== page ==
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Jan
27

If You Want Success: Stop Asking These Questions

By

LaTara Ham-Ying - Integrated Success BloggerIn my last post we looked at a few questions that you must ask yourself in order to succeed. This week let’s reverse it a bit and discover a couple of questions that a woman in business should never ask herself.

How can I make so and so do such and such?

“I never learn anything talking. I only learn things when I ask questions.”
~Lou Holtz

One of the most common misunderstandings we have as humans is in our belief that we have the ability to change other people. We somehow think that through punishment, force, reward, or just plain strength of will, we can change other people.

We see this all the time: Women attempt to change boyfriends and husbands, parents try to change their kids, and coworkers try to change each other. But somehow even if we realize short term success, it’s never long-lasting. Ask any parent who’s tried to force a baby to eat strained peas. Even if you get them into the mouth, they’re likely coming right back out again.

And that’s why we need to put a stop to asking the following question:
How can I make so and so do such and such?

The simple answer is, you can’t. Maturity – along with happiness – come when we realize that the only person we can truly change is ourselves. Even then we need the guidance of the Holy Spirit to do it the right way. When we start focusing our efforts there, things just seem to naturally adjust.

Harriet Lerner, a respected psychologist, has written a series of books on relationships. Her hypothesis is that relationships are dances of sorts, and just as in a mambo or a waltz, if one partner changes how he or she is moving, the other has to adjust. The key to creating a change in the relationship, then, is to look at your own behaviors and actions and change them.

You might be wondering why you have to do all the work. After all, if your spouse would stop drinking or your boss would stop nitpicking or your kids would just act a little more respectful, life would be great. That may be true, but here’s the key: You can’t do anything about their actions. You can only work on you. And the sooner you face that and accept it, as disappointing and unfair as it may be, the sooner you’ll be on the path to a healthier relationship.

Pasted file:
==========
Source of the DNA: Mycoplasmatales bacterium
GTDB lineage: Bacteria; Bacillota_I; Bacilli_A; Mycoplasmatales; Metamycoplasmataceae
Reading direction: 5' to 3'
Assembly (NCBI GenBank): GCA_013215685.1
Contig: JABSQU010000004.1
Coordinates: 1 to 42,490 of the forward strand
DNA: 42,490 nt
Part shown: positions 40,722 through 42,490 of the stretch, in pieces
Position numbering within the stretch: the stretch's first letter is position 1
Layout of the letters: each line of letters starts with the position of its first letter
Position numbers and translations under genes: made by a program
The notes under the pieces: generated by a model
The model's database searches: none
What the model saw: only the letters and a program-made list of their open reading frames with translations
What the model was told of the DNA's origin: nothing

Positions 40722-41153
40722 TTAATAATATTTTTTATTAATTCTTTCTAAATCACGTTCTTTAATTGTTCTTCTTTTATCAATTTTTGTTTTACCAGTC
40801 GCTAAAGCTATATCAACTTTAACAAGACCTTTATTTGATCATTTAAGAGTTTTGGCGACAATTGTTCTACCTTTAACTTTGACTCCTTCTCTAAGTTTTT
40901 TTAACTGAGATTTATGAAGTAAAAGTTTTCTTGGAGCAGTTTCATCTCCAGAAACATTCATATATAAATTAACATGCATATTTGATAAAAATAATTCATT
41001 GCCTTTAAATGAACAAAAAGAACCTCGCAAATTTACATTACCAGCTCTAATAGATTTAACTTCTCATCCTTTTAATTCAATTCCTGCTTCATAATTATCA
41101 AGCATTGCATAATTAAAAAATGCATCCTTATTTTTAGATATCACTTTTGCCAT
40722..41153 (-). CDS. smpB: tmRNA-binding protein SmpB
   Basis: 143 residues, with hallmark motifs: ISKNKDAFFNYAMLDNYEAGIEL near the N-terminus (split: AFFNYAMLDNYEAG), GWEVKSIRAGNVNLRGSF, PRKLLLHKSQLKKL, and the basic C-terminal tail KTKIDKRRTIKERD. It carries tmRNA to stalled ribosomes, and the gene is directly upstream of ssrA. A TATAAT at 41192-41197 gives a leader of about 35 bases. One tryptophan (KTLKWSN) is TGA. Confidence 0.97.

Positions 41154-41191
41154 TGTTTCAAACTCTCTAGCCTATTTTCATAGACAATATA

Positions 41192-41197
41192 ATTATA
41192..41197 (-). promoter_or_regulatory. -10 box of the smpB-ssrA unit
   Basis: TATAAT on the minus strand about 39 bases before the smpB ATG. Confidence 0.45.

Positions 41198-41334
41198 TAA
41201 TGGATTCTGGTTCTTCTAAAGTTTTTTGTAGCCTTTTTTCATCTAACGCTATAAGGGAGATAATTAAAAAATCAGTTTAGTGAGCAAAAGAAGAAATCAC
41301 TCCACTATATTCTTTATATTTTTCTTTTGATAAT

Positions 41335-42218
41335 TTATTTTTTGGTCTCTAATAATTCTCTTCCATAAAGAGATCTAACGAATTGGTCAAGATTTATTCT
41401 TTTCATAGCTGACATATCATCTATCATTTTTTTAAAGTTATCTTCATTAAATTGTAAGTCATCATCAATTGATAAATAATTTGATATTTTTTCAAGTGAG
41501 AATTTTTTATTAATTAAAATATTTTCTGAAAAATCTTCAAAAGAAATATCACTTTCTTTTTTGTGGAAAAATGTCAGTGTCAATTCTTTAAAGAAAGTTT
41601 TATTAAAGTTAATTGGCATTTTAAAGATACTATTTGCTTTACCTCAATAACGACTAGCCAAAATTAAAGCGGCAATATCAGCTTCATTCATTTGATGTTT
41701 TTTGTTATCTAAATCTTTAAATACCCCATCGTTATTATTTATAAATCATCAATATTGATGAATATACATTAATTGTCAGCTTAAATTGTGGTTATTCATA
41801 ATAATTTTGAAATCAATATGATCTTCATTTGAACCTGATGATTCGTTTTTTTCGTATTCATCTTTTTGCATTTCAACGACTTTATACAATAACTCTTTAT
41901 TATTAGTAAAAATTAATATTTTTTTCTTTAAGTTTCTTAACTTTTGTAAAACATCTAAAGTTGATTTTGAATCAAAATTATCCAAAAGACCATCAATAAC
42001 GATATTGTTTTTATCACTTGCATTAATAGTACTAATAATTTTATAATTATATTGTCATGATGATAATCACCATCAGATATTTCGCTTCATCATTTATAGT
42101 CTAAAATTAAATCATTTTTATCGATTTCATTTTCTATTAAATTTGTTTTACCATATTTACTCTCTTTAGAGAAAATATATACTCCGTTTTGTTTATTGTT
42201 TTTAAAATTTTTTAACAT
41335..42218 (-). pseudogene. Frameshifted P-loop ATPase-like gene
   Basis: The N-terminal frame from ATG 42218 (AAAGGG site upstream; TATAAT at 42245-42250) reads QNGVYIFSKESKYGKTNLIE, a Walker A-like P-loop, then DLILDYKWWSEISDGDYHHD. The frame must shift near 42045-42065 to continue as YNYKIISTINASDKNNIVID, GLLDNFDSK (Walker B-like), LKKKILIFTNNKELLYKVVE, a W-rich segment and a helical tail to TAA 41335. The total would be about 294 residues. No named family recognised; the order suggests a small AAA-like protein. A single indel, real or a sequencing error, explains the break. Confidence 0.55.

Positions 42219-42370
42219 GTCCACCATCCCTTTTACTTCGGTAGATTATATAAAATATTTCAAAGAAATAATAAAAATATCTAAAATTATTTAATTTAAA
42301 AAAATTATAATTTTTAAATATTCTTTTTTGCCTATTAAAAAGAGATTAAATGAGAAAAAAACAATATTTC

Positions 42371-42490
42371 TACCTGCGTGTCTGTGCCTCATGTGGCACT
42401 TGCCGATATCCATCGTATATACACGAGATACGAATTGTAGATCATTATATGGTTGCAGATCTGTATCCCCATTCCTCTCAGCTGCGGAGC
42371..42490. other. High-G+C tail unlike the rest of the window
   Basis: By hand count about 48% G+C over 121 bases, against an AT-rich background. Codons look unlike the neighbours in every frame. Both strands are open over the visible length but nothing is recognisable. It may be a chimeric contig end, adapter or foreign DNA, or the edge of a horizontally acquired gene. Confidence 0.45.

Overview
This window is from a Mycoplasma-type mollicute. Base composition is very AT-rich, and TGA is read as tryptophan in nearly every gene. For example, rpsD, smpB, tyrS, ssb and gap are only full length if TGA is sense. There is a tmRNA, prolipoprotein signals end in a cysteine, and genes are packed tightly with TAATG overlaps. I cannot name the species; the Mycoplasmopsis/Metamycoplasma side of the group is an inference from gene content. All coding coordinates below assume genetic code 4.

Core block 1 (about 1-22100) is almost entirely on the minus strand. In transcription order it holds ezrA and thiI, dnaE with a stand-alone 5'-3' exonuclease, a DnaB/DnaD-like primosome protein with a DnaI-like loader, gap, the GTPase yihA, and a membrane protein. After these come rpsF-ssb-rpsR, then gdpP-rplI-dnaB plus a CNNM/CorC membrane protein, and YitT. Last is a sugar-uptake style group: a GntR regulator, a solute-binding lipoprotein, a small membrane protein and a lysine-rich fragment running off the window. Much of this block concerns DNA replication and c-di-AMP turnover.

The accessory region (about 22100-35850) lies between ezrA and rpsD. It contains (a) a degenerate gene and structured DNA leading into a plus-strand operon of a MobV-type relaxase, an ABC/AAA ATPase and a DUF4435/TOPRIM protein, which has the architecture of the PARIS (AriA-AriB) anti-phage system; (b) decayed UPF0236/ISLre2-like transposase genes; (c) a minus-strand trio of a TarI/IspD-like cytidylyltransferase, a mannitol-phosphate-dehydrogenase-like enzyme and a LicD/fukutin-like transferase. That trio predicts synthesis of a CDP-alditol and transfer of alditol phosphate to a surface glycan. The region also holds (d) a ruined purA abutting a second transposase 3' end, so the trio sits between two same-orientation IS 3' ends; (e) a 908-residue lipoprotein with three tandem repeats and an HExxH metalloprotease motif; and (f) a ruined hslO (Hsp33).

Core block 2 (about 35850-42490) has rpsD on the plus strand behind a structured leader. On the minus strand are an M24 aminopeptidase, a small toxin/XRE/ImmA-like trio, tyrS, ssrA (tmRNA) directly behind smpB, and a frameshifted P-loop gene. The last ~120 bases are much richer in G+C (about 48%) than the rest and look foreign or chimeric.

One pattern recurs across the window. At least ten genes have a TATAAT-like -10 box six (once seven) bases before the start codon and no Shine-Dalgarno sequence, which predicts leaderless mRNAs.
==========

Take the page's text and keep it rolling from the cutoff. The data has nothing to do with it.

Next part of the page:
Acceptance can be tough, so tough, in fact, that it can keep people caught up in broken relationships and dead-end jobs for decades. Instead of asking how you can make the other person change, then, you need to ask yourself what you’re willing to do to be happy. The changes required on your behalf may be far less radical than you think.

Whose fault is it?

Who questions much, shall learn much, and retain much.”
~Francis Bacon

As Sir Francis says, asking questions is a good thing. But you have to ask the right questions – ones that empower you and open your possibilities. Unfortunately, some questions do just the contrary. Instead of making you think more productively, they shut down the flow of energy, making you defensive and angry. One such question that fits the bill is:

Whose fault is it?

This question is a wolf in sheep’s clothing. It seems kind of harmless at first. After all, once we know at whose feet we can lay the broken valve, the lost account, or the argument at, we can make sure it never happens again.